Conclusion

Conservation biological control and biopesticides have great potential in organic agriculture or in IPM programs. These systems are complementary and elements of them can be integrated into conventional pest management systems. The two techniques do have their limitations, however, and most agriculturalists need to adjust their perception of the technologies, especially biopesticides. Currently, the latter are viewed as substitutes for agrochemicals, and the products are expected to operate at the same speed and under the same wide range of environmental conditions as conventional products. Agriculturalists require education about the biology ofthe biopesticide and the target pest. They need to set up pest monitoring systems, develop a network of contacts to assist in decisions concerning when and how to apply biopesticides, and realize the limitations of the technology. Limitations include of being effective only pre-infection, of needing different biopesticides for particular pests, ofenvir-onmental conditions, etc.; these are important influences on the efficacy ofcontrol. Acceptance ofthe limitations and the gaining of appropriate knowledge should allow biopesticides and conservation biological control techniques to be integrated into agroecosystems to produce a more sustainably produced, higher-value product. This approach can enhance the contribution of ecosystem services to pest, weed, and disease control, satisfying increasing environmental, energy, human health, and marketing demands.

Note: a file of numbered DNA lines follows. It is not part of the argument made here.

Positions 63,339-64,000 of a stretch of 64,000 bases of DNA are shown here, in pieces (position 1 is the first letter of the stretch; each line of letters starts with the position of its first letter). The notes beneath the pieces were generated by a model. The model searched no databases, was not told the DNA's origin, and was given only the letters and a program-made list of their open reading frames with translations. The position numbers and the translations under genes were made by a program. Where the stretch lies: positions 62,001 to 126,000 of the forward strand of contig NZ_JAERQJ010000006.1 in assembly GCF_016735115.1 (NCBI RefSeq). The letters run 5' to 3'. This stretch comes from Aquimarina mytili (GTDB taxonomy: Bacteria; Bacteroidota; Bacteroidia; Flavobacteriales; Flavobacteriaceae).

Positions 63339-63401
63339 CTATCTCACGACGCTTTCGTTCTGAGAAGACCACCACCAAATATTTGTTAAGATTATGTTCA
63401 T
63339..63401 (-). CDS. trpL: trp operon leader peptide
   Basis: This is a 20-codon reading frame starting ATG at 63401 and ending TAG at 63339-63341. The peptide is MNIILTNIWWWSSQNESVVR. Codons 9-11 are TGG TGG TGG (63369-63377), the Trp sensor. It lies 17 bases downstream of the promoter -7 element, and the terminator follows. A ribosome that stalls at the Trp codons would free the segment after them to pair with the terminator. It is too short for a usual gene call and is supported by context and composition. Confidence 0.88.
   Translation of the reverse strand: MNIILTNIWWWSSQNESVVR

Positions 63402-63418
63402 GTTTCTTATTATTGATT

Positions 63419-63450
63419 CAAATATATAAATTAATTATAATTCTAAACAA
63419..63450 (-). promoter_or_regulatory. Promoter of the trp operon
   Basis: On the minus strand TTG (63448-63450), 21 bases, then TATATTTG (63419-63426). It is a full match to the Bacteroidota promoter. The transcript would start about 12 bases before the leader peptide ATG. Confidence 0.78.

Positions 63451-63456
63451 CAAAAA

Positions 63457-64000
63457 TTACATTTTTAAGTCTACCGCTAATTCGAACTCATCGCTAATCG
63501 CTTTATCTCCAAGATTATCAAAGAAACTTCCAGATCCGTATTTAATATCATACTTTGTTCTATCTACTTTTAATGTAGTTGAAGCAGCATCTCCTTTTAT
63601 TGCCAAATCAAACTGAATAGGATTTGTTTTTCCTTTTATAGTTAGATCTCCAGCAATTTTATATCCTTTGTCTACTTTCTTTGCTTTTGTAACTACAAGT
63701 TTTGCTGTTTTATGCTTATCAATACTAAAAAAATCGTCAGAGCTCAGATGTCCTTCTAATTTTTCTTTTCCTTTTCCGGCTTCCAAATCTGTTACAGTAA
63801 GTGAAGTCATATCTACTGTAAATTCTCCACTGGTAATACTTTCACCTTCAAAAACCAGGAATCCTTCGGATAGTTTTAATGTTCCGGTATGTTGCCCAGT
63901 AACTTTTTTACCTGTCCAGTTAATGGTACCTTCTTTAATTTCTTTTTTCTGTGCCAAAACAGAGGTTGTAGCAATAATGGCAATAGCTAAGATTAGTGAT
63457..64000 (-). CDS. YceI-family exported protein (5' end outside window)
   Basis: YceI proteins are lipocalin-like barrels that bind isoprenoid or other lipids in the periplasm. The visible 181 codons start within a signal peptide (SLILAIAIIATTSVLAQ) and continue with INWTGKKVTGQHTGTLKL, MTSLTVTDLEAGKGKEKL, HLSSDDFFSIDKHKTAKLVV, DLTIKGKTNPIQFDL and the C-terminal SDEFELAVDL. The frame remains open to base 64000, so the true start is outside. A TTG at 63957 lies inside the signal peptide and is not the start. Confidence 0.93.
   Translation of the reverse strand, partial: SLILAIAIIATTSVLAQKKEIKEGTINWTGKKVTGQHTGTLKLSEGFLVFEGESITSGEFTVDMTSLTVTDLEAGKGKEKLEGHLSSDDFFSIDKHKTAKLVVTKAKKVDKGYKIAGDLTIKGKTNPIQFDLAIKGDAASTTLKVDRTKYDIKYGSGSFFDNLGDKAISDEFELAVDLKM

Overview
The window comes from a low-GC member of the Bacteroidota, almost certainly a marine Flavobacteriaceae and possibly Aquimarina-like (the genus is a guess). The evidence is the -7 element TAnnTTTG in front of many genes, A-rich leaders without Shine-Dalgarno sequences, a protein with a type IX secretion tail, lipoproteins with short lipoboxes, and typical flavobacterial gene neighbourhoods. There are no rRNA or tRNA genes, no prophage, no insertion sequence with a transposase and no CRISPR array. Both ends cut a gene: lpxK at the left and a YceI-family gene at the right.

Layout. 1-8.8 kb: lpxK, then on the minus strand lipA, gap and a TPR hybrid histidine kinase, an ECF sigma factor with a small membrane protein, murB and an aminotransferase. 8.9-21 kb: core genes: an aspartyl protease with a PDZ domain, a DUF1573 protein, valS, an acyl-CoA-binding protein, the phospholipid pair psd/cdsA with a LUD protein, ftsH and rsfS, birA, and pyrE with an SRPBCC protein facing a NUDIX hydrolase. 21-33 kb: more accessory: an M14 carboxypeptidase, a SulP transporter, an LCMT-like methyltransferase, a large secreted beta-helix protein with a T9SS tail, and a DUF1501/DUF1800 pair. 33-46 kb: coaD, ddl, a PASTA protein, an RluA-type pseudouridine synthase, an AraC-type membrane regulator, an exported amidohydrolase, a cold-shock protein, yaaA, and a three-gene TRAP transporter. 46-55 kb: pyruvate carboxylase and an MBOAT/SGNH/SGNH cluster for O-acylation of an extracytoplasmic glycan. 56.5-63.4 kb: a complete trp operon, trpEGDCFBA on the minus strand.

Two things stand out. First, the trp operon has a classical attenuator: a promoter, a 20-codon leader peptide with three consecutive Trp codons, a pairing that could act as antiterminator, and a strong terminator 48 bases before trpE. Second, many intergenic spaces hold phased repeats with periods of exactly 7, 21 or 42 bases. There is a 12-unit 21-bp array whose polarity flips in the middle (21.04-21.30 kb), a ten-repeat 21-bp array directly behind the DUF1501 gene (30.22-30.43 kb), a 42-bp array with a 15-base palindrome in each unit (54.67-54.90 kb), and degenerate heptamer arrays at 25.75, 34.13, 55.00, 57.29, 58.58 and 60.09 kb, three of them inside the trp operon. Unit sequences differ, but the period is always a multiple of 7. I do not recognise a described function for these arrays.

See also: Classical and Augmentative Biological Control.

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